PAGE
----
Category Archives: Vegetarian

French Onion Soup….5 years in the making

I love French onion soup.  I love it, I love it, I love it.  It’s so delicious and comforting and it brings back some great memories of dinners with friends growing up.  But in restaurants, I almost always have to pass up this delicious favorite.  Why?  Because it’s made with beef broth.  Ugh.

These are the major parts of French onion soup.  And life in general.

 But the thing is, I’ve had great vegetarian French onion soup.  I know it exists.  My friend’s mom has made (what I remember as) the most amazing, vegetarian French onion soup.  Granted, I haven’t had it since 8th or 9th grade, but oh, it was so good.

So it’s been a goal of mine to create the most amazing vegetarian French onion soup ever.  I’ve tried and failed in the past, and it was very sad.  Then I forced the thought from my mind and tackled other recipes rather than get frustrated by this one.  And then, completely randomly, I saw this simple recipe posted at Smitten Kitchen back in April.  There was a suggestion I had never seen before – use mushroom stock for a vegetarian version.  Well, vegetable stock hadn’t worked out well for me in the past, so I figured I might as well give mushroom stock a try.  I immediately made some adjustments and saved it.  I mean, I love soup, but I feel like it’s really just not as good when you eat it during warm weather.  My experiment would just have to wait.

Well, it snowed in DC on Saturday, so I think it’s now officially cold enough for me to start making soup regularly (I eat soup in the winter time like it’s my job).  Also, I recently found a kosher bakery where I bought a lovely baguette that was just begging to be used, and I had a bottle of dry white wine ready to go.  Clearly the stars were aligning and this weekend was my time to finally make a great, vegetarian French onion soup.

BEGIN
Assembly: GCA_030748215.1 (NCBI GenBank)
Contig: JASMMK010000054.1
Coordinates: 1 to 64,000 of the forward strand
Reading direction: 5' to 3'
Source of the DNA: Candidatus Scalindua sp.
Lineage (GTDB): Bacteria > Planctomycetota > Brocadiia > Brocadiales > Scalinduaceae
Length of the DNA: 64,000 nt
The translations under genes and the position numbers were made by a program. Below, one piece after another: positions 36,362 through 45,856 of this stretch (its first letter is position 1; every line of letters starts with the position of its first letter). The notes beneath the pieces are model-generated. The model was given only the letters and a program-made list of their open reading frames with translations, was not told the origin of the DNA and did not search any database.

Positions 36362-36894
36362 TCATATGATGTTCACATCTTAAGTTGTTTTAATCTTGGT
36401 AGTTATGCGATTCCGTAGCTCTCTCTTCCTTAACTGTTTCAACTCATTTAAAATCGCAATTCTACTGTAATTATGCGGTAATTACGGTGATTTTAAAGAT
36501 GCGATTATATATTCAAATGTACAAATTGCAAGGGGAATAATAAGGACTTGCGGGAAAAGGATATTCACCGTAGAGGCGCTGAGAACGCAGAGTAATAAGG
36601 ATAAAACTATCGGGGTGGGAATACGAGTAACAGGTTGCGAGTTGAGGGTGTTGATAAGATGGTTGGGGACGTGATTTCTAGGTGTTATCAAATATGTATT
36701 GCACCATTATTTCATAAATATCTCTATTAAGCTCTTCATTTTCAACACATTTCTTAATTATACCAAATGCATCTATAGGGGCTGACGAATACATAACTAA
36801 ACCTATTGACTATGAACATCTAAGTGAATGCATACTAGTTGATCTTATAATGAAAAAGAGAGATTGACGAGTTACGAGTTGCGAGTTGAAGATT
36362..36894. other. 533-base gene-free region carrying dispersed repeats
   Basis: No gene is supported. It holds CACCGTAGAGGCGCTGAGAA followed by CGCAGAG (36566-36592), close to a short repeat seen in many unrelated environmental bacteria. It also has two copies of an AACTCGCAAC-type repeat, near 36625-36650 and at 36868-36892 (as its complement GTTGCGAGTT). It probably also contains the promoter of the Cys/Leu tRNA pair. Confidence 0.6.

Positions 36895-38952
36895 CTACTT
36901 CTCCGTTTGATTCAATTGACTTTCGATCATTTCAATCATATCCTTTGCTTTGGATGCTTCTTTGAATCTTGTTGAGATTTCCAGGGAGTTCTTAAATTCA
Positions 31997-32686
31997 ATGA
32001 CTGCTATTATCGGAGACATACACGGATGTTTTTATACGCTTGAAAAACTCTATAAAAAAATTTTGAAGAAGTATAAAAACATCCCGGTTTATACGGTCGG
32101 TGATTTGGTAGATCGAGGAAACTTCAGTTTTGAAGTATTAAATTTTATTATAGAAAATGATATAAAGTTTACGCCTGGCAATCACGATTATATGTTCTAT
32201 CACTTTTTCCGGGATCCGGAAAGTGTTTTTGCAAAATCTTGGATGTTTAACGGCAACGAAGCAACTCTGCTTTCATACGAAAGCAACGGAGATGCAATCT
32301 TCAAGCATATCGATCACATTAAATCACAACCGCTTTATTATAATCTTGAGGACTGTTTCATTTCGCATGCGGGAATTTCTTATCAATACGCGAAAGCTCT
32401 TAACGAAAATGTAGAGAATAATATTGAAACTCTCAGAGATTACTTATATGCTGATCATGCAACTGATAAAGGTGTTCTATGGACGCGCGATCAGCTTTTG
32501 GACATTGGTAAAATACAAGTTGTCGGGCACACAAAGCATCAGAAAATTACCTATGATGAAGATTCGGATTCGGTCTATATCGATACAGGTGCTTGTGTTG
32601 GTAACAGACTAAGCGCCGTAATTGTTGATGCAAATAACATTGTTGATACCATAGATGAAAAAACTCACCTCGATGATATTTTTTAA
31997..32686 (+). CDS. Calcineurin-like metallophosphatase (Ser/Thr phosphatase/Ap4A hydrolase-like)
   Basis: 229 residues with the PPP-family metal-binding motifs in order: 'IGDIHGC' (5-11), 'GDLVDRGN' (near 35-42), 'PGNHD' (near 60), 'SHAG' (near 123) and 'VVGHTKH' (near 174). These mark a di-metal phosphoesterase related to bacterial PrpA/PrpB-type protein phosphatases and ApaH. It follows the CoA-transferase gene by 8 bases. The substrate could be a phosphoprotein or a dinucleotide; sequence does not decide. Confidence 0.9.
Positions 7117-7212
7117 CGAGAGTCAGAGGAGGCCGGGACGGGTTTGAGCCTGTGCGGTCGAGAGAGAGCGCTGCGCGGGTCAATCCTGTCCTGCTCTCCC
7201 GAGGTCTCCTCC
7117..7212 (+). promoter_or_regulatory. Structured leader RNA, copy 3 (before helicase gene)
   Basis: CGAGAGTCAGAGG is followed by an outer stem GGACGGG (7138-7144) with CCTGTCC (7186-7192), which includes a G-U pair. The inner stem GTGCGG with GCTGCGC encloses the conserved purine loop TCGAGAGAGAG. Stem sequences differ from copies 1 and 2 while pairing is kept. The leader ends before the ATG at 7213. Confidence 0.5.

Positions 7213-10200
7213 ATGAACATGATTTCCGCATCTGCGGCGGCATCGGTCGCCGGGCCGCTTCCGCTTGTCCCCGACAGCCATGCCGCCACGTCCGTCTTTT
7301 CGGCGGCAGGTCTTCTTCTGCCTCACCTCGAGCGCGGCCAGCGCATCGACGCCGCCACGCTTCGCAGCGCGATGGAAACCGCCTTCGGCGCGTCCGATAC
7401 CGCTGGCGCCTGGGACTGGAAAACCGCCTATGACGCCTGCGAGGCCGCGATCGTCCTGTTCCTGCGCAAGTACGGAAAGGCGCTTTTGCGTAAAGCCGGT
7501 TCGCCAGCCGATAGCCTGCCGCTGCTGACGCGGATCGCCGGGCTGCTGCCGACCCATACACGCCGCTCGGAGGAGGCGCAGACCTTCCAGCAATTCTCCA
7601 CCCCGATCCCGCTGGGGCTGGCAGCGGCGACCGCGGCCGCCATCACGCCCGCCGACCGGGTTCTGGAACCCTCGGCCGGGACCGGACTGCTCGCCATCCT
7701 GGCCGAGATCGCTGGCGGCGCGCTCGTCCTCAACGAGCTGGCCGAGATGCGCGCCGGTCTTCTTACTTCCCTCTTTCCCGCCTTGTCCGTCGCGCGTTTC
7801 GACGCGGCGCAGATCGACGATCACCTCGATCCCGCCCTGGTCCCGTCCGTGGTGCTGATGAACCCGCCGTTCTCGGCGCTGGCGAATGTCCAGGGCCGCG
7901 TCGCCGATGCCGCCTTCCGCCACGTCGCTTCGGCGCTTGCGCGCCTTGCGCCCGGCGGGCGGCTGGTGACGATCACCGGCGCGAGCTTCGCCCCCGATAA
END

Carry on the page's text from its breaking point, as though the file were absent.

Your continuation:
So I did.  And it was better than great.  It was amazing.  Mission accomplished.

Stuffed Swiss Chard Leaves

Do you ever have those days where nothing seems to go the way you planned?  Not to say that things don’t turn out well, they just turn out differently, and the journey took a bunch of unexpected detours on the way?  Do those days ever turn into entire weeks?

I had a week like that recently.  It coincided with the week I decided to do quite a few experiments with cooking and baking.  I made some muffins that were a bit off.  I made a pilaf that spiraled from simple to so many ingredients that it barely fit in the container I had set aside for it.  But I think the biggest thing that went nothing like I had planned, and yet was probably the biggest success, was my stuffed Swiss chard leaves.

I happened to be watching Food Network (well, ok, so I always happen to be watching Food Network), and Giada came on with a vegetarian episode.  One recipe in particular caught my eye – her stuffed Swiss chard leaves.  And the next time I was at the farmer’s market, do you know what was staring at me while I waiting in line to buy apples?  A beautiful bunch of Swiss chard leaves.  It seemed like fate.

So I looked at the original recipe for a bit, then concocted my own version.  I didn’t want rice in mine, since I’m generally not a fan.  But I did have this bag of bulgur that I never got around to using.  And while I am a huge fan of goat cheese, I just wasn’t feeling it.  So I made up my own version and got to work.

Funny thing about reading recipes – you actually need to read them.  For example, you need to read the words “cooked” when a recipe specifies a cup of “cooked” lentils and two cups of “cooked” rice.  Well, I ignored these words and decided to go with uncooked measurements.  Which meant that I made an obscene amount of filling.  Which meant that I was eating it for days.  Which meant that afterwards I had to rework the recipe in order to make a not-so-obscene amount of filling.  Which took a lot of me scribbling on pieces of paper to divide cups of everything because apparently I can’t do math in my head.

Like I said, it was one of those weeks.  The good news is, the result was delicious.  The craisins in the stuffing give a nice tart element, and the peppers give crunch.  The lentil-bulgur combo is high in protein, and the mint and lemon juice add a fresh, bright aspect to the dish.  And of course, anything covered in sauce and cheese tastes good.  These stuffed leaves make a great appetizer.  Or, if you’re like me, you could just guzzle down 6 at a time and pretend it’s a meal.